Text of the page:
2. MADRS: total score less than 8 (past 4 weeks); suicidal item score less than 1 (past 4 weeks)
    3. Young Mania Rating Scale (Y-MRS): total score less than 8 (past 4 weeks); irritability, speech content, disruptive or aggressive behavior items score less than 3 (past 4 weeks)
    4. No psychiatric hospitalization or Emergency Room visits for psychiatric issues in the past 6 months
    5. No aggressive or violent acts or behavior in the past 6 months

Exclusion criteria

Subjects who present with and/or self-report the following criteria will not be eligible to participate in the study.

Smoking Behavior:

  1. Current enrollment in a smoking cessation program, or use of other smoking cessation medications (e.g. Chantix/varenicline, Zyban/bupropion, nicotine replacement therapy/gum/patch, etc.) in the last month or plans to do either in the next 2 months.
  2. Daily use of chewing tobacco, snuff and/or snus, or electronic cigarettes.

Alcohol/Drug Use:

  1. Self-report current alcohol consumption that exceeds 25 standard drinks/week over the past 6 months.

  2. Current untreated and unstable diagnosis of severe substance use disorder (eligible if past use and/or if receiving treatment and stable for at least 30 days). Current untreated and unstable moderate substance use disorder requires Study Physician approval.

  3. A positive urine drug screen for cocaine, methamphetamines, phencyclidine (PCP), barbiturates, and/or ecstasy (MDMA).

    1. Participants believed to have a false-positive result on the drug screen may continue with the study with investigator approval.

Medical:

  1. Females who self-report current pregnancy, planning a pregnancy during the study, currently breastfeeding/lactating, or not using adequate contraceptive measures. All female participants will undergo a urine pregnancy test at Intake and at every in-person study visit.

  2. Current diagnosis of unstable and untreated major depression, as determined by self-report & MINI International Neuropsychiatric Interview (MINI) (eligible if stable for at least 30 days).

  3. Current or past diagnosis of psychotic disorder, as determined by self-report or MINI. Mood Disorder with Psychotic Features determined by MINI requires PI approval for eligibility.

  4. Suicide risk on the Columbia Suicide Severity Rating Scale (C-SSRS) indicated by active suicidal ideation (within past 30 days), any suicidal attempt within the past 2 years, or 2 or more lifetime suicidal attempts.

  5. Self-reported kidney and/or liver disease or transplant.

  6. Heart/Cardiovascular disease (e.g., angina, coronary heart disease, stroke, etc.) in the past 6 months.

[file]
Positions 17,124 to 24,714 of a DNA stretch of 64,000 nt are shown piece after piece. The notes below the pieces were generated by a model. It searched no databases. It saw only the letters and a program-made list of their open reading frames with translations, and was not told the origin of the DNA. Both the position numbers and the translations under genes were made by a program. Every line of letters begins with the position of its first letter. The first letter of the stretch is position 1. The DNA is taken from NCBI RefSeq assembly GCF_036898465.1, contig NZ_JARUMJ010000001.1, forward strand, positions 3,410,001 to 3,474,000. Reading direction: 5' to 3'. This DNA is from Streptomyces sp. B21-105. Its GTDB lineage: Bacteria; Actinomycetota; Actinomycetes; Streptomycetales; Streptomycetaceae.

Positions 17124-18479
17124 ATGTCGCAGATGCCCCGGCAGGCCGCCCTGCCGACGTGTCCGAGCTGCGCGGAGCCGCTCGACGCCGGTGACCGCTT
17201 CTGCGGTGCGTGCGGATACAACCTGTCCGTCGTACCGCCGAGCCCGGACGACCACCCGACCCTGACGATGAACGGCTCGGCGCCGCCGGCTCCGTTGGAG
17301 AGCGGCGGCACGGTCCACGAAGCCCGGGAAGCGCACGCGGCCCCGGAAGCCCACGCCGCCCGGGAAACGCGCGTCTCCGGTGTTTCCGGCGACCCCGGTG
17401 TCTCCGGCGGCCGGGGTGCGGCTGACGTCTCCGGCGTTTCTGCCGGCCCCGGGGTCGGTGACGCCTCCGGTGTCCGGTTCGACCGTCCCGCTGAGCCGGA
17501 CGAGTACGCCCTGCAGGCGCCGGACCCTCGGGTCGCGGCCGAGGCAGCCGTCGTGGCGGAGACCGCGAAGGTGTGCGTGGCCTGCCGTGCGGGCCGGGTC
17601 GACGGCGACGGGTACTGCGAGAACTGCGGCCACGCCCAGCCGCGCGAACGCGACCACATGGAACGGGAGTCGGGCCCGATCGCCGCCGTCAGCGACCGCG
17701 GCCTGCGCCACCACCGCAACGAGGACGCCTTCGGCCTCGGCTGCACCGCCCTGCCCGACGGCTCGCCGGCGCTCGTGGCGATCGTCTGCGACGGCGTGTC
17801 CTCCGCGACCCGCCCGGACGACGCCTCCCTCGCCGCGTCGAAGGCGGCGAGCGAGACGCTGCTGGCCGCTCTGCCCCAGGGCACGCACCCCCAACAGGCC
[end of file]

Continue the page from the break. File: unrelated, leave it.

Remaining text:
7. Type-1 or type-2 diabetes (previously diagnosed or indicated by HbA1c level of 6.5% or higher).

  8. Uncontrolled hypertension (BP systolic greater than 159 and/or diastolic greater than 99)*.

  9. Personal or family history of medullary thyroid carcinoma (MTC).

  10. Personal or family history of Multiple Endocrine Neoplasia syndrome type 2 (MEN 2).

  11. History of pancreatitis.

  12. History of gallbladder disease.

  13. A blood glucose level less than 70 mg/dl at the Intake Visit.

  14. Prior history, or plans, of surgical intervention for weight loss.

  15. Hypersensitivity to liraglutide or any product components.

  16. Current diagnosis of hyperthyroidism or hypothyroidism (requires thyroid function test review by study physician (SP) to determine eligibility)

  17. Recent weight loss (more than or equal to 5% body weight) in the past 3 months

    • Participants presenting with systolic blood pressure (SBP) greater than 159 mmHg and/or diastolic blood pressure (DBP) greater than 99 mmHg at the Intake visit will be instructed to sit quietly for 10 minutes. Then the participant will have a second blood pressure reading taken after a 10 minute period. If, after the second reading the SBP greater than 159 mmHg and the DBP greater than 99 mmHg, the individual will be instructed to sit comfortably for 10 minutes and then have a third blood pressure reading. If, after the third reading the SBP greater than 159 mmHg and the DBP greater than 99 mmHg, the individual will be ineligible to participate.

Medications:

  1. Current or recent use (last 14 days) of weight loss medication, and/or use of medications known to impact weight (e.g. corticosteroids, excluding inhaled).

General Exclusion:

  1. Current, anticipated, or pending enrollment in another research program over the next 2-3 months that could potentially affect subject safety and/or the study data/design as determined by the Principal Investigator and/or Study Physician.
  2. Not planning to live in the area for the next 9 months.
  3. Previous participation in this trial (i.e., previously randomized and started study medication).
  4. Any impairment (physical and/or neurological) including visual or other impairment preventing ability to complete study tasks.
  5. Inability to provide informed consent or complete any of the study tasks as determined by the Principal Investigator.

Trial design

Primary purpose

Treatment

Allocation

Randomized

Interventional model

Parallel Assignment

Masking

Triple Blind

40 participants in 2 patient groups

Smoking Cessation Counseling & Liraglutide
Experimental group
Description:
Participants receive 8 sessions of smoking cessation behavioral counseling and 32 weeks of the medication liraglutide. Liraglutide comes in a pre-filled pen and is self-injected one time per day into the abdomen, thigh, or upper arm area. The dosing regimen, which follows FDA guidelines and is documented to be safe and well-tolerated in prior clinical studies, will begin at 0.6 mg and increase weekly by 0.6 mg until the recommended dose of 3 mg is reached (Weeks 1 through 5) and will continue at the 3 mg dose through the end of the study (Week 32).
Treatment:
Behavioral: Smoking Cessation Counseling
Drug: Liraglutide
Smoking Cessation Counseling & Placebo
Active Comparator group
Description:
Participants receive 8 sessions of smoking cessation behavioral counseling and 32 weeks of placebo. The placebo comes in a pre-filled pen and is self-injected one time per day into the abdomen, thigh, or upper arm area. The dosing regimen, which is the same as the liraglutide regimen, will begin at 0.6 mg and increase weekly by 0.6 mg until 3 mg is reached (Weeks 1 through 5) and will continue at the 3 mg dose through the end of the study (Week 32).
Treatment:
Drug: Placebo
Behavioral: Smoking Cessation Counseling

Trial documents
2

Trial contacts and locations

1

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Data sourced from clinicaltrials.gov